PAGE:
Cheryl Olson (girlsmama) | 694 comments Ok, I know we have a lot of Southern Belle's in our group ;).

Have any of you ever toured the Belle Meade Plantation in Nashville or another lovely Southern plantation that you would like to share about?


message 31: by Nancy (new)

Nancy Kimball (nancykimball) | 19 comments I wish! But from the videos on Tamera's website, I sort of feel like I have. I would love to see it in person one day.


message 32: by Cheryl (new)

Cheryl Olson (girlsmama) | 694 comments Nancy wrote: "I wish! But from the videos on Tamera's website, I sort of feel like I have. I would love to see it in person one day."

Nancy, what a great heads up, thank you! Here is a link to her site so we can ALL take a tour! http://tameraalexander.com/

Tell me what you think! Again, thanks Nancy for pointing that out!


message 33: by Anita (new)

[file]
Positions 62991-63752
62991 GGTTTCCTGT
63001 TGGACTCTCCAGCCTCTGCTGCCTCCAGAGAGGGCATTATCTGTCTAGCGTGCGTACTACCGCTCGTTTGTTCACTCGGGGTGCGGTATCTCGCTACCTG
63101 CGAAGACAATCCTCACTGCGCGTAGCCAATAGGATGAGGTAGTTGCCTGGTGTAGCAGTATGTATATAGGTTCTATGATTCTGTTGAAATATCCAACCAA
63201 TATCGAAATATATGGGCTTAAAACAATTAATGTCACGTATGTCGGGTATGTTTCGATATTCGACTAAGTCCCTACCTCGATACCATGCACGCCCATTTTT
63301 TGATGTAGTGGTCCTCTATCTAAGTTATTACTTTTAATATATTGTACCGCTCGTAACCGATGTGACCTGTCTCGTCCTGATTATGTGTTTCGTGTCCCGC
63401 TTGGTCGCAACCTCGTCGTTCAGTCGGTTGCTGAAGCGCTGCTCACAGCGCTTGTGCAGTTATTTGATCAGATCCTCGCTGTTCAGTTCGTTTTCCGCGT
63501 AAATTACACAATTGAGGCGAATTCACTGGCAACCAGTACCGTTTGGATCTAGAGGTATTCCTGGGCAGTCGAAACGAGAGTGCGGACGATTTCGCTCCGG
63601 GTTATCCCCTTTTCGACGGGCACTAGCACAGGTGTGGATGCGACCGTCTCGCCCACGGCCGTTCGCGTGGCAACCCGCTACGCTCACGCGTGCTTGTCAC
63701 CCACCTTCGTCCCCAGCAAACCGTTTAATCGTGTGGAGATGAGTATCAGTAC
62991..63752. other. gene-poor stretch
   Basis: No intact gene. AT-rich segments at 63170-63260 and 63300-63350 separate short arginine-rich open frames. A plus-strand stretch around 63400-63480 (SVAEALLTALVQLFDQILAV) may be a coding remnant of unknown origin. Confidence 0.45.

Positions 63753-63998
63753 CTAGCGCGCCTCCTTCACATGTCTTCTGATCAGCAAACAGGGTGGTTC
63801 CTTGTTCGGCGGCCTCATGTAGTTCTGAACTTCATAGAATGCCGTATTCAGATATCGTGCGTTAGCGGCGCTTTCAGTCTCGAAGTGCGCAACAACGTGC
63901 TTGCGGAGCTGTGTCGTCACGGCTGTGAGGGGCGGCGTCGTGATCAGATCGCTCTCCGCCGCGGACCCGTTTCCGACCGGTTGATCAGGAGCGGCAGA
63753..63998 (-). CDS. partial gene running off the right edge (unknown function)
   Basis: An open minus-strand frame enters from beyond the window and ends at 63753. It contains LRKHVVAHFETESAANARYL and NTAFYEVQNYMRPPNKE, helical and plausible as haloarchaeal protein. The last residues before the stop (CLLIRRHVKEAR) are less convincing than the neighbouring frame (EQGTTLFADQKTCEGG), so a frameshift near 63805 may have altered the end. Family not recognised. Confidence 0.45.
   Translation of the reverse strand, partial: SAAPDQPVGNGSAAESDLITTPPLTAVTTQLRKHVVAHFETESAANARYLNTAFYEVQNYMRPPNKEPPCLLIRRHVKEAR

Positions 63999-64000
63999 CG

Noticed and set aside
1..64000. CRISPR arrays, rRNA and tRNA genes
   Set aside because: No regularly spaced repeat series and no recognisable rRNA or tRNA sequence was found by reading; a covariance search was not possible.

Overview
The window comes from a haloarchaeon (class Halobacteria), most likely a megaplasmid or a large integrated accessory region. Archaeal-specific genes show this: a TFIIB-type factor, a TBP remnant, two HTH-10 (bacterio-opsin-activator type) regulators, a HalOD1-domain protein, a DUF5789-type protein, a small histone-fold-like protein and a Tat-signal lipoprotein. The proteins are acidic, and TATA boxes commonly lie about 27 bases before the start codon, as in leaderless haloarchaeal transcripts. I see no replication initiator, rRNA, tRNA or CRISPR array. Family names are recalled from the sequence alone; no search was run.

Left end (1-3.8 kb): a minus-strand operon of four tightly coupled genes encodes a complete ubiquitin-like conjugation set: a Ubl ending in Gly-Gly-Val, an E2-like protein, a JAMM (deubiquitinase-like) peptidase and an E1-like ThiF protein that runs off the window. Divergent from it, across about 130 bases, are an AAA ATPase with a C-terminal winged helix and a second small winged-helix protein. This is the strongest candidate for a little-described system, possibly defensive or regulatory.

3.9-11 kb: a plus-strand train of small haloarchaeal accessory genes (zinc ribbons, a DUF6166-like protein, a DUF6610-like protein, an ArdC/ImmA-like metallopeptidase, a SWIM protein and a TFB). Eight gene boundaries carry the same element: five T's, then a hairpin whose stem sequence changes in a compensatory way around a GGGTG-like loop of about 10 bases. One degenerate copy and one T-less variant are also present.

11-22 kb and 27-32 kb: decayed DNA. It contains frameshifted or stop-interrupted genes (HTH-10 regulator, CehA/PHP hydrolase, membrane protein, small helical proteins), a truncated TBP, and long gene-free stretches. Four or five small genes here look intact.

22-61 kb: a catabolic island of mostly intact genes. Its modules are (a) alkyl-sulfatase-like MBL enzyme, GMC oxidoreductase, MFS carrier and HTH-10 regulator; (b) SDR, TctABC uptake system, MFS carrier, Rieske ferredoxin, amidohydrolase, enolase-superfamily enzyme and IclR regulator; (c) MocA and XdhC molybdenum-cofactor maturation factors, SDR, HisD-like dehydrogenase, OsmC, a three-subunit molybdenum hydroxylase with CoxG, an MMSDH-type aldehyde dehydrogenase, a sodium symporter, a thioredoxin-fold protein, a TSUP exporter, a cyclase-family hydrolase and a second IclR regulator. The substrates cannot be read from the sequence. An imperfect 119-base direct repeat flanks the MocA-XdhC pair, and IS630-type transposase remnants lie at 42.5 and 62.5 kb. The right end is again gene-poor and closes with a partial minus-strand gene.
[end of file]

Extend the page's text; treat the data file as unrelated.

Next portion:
Anita (alamoaa) | 19 comments Although I have been to the south for 10 days to MS ---it was a farm and hardly a Plantation. But I got to meet my father's family most of the time but on the farm I got to shuck corn and had a tour of my cousin Milton's place complete with horses and cows. But again not a wealthy plantation. And I got to savor the southern hospitality.
I have read many books with the setting in the south (including southern belle's) and many set during the Civil War and pre and post war times. I have always had a fascination with that time period.
I did view the video that others mentioned at Tamara's site and it helps you get a feel for the vast wealth they lived in and you can see where it would go to their heads. Living in a southern state with that wealth day by day you could see how the arrogance Mr. Harding manifested would be hard to avoid. Yet post-war and I am sure pre-war he was good to his slaves and freedmen. I felt Tamara did a good job of developing his character from the factual man.


message 34: by Cheryl (new)

Cheryl Olson (girlsmama) | 694 comments Very insightful words Anita. I am incredibly fascinated with the civil war era as well, a very tough time for our country to be sure! I am excited to dig more into the characters and I appreciated what you shared about Mr. Harding and about Tamara's handling of her character's and the complex issue of the North vs South mentality and how that played out with the main characters.